Juan Guaidó’s strategy weakens even more with the departure of Julio Borges | International

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The president of the Venezuelan National Assembly, Julio Borges, breaks the sentence of the Supreme Court of Justice, during a conference in Caracas, in September 2019.
The president of the Venezuelan National Assembly, Julio Borges, breaks the sentence of the Supreme Court of Justice, during a conference in Caracas, in September 2019.CARLOS GARCIA RAWLINS

The interim government of Juan Guaidó, the institutional structure that was created in parallel to try to overthrow President Nicolás Maduro in Venezuela, begins to crack from within. The politician Julio Borges, one of its most prominent members, announced this Sunday that he is abandoning this form of resistance, considering that it has become more of a problem than a solution. What’s more, he called for the total disappearance of the government itself. “There is no route, there is no unity and there is no strategy,” Borges said during the announcement of his resignation.

The objectives of the internship have not been met. Guaidó achieved immense international support in 2019, which, added to the protests inside the country, put Maduro in check. Chavismo, however, resisted. Three years later, the struggle has deflated and Hugo Chávez’s successor seems screwed into power, despite the country’s economic and social instability. “We have lost international support,” lamented Borges, “because there have been contradictions, errors and that has caused the world to put the Venezuelan case on the refrigerator.” In his view, the opposition must be rebuilt so that anti-Chavismo gains legitimacy inside and outside of Venezuela.

“The interim government was an instrument to get out of the dictatorship, but at this moment it has been deformed to become a kind of end in itself, managed by a caste that exists there. It has become bureaucratized and no longer fulfills its function. It has to disappear, ”Borges said emphatically. He complained that right now it is made up of 1,600 officials and that there have been scandals in the handling of assets abroad, as in the case of Monómeros, a Barranquilla-based company controlled by the opposition. He assured that this money is managed by Guaidó’s environment. “Asset management is a scandal. You have to create a trust so that there is transparency. There is no accountability, the assets are used for personal purposes ”.

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Guaidó’s strategy weakens with the departure of Borges. Guaidó has been in office for three years, without significant progress in two years. His sights are set on the 2024 presidential elections, although there are still another three long years left for that. Long time. The politician has nervously lived the stagnation of his struggle and that has even been noticed physically. His face has been filled with acne, as can be seen in his recent public appearances. The very regional elections that were held on November 21, with the participation of the opposition for the first time in five years, was also a way for other opponents to question his leadership. Like Borges, this current believes that Guaidó’s time, at least as interim president, is over and anti-Chavismo needs to rebuild itself to present a solid alternative.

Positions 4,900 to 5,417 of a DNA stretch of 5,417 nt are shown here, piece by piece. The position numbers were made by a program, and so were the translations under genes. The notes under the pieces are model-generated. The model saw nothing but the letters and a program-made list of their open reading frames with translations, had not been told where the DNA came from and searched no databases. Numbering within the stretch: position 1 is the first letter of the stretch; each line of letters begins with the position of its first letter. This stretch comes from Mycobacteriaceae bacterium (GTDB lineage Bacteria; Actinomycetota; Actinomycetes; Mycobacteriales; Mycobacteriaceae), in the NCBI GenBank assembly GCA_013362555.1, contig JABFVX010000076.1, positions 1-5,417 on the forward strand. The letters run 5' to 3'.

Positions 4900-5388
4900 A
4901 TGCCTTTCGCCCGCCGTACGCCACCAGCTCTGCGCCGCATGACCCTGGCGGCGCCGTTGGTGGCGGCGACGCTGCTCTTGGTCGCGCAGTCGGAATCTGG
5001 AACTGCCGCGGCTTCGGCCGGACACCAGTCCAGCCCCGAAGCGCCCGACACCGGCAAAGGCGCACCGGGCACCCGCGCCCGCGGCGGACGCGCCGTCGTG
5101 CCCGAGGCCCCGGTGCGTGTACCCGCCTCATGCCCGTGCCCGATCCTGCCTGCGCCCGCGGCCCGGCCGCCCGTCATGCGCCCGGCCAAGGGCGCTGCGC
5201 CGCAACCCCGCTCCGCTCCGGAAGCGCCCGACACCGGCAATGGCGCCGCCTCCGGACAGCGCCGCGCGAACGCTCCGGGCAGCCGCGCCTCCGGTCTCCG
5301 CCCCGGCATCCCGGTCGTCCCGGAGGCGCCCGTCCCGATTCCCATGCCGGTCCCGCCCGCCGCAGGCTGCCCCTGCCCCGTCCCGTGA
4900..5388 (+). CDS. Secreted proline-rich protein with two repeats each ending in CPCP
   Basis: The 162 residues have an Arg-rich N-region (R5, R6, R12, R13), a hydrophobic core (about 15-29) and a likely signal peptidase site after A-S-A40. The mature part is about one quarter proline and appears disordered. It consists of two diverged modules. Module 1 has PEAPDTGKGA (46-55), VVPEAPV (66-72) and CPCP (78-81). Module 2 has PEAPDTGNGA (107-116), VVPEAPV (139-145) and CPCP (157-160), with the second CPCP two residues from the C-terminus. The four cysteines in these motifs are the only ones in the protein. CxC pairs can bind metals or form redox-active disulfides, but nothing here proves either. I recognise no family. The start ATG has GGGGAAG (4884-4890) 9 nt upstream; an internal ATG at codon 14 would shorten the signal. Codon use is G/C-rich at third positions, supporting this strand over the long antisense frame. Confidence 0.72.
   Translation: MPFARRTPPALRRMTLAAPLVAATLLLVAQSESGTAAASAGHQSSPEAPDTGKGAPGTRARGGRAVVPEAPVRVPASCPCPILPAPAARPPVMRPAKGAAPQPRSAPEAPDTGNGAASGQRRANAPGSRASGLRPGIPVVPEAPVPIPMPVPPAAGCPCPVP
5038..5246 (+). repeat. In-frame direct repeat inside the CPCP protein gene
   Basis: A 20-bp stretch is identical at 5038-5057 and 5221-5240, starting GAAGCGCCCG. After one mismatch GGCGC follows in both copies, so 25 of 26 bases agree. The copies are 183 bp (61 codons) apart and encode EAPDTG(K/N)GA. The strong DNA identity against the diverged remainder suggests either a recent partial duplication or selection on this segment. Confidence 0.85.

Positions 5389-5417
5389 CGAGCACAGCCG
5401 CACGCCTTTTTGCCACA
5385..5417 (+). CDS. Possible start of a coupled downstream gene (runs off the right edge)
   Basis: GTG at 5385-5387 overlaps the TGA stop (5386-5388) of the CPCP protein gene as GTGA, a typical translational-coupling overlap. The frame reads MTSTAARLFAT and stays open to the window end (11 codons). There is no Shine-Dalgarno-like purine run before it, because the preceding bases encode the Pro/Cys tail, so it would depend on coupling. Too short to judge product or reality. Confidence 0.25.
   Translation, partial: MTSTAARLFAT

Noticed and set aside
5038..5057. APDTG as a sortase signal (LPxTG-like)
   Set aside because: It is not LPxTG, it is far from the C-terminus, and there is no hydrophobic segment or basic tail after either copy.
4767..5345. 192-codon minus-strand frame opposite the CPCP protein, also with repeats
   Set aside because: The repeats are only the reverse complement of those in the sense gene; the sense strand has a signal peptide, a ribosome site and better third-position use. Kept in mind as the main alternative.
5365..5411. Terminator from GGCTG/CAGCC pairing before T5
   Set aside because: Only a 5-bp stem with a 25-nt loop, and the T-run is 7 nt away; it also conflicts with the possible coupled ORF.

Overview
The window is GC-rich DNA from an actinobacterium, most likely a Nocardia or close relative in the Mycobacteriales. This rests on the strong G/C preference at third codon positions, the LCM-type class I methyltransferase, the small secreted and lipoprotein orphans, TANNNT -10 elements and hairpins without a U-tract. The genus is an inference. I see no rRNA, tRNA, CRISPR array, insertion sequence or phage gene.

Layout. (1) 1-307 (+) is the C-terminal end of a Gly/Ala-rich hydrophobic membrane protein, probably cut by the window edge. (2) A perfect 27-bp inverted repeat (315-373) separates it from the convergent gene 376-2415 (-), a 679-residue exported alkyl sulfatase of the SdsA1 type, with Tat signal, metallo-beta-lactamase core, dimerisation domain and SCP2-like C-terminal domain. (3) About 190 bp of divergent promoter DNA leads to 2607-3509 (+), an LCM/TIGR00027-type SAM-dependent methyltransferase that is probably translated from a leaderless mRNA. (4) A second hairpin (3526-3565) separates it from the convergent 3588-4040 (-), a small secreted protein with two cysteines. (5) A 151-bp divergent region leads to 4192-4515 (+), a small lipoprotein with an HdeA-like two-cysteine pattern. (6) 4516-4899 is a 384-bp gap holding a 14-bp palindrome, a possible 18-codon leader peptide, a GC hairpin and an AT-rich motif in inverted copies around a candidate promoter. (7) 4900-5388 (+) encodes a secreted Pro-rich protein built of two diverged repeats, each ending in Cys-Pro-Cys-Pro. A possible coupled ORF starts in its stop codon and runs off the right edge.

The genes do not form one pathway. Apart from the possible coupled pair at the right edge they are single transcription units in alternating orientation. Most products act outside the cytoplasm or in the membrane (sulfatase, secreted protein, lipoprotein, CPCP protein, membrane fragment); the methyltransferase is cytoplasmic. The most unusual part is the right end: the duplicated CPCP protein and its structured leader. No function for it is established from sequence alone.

Borges affirmed that the opposition has gone from error to error in recent years. Operation Gadeón, a raid by mercenaries off the Venezuelan coast in 2020 to capture Maduro, was “a clown.” The opponent, who resides in Colombia, assures that he has been saying all this out loud for a year and a half, but that he has not found receptivity on the part of Guaidó. In addition, he is concerned that he mentions that he will be interim president until Maduro leaves the presidency. “That is to become part of the problem,” he criticized.

Regarding the elections, he considers that “a golden opportunity” to present a solid internal force has been lost. He pointed out that the EU report, which recognizes improvements in the organization of the elections compared to previous occasions, is important and that from that point the opponents of the regime can reorganize. The objective of running for these elections was to raise again in national territory, not in Miami or Madrid, a palpable alternative to Chavismo. The Maduro government has the burden of international sanctions, which greatly narrow its room for maneuver, although for now it has managed to resist. “If we do not have the greatness to take the steps to carry out a radical reform of the opposition, we will be wasting time,” said Borges.

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Chavismo, as the results show, has lost support, but the division of the opposition and control of the institutions has been enough to win in most regions. The scenario could repeat itself in a presidential election within a couple of years, unless the opposition manages to reunite and present a seamless alternative. Guaidó, right now, has the support of the United States, a key backing, although more and more are questioning his leadership from within. The departure of Borges makes that fracture bigger.

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George Holan

George Holan is chief editor at Plainsmen Post and has articles published in many notable publications in the last decade.

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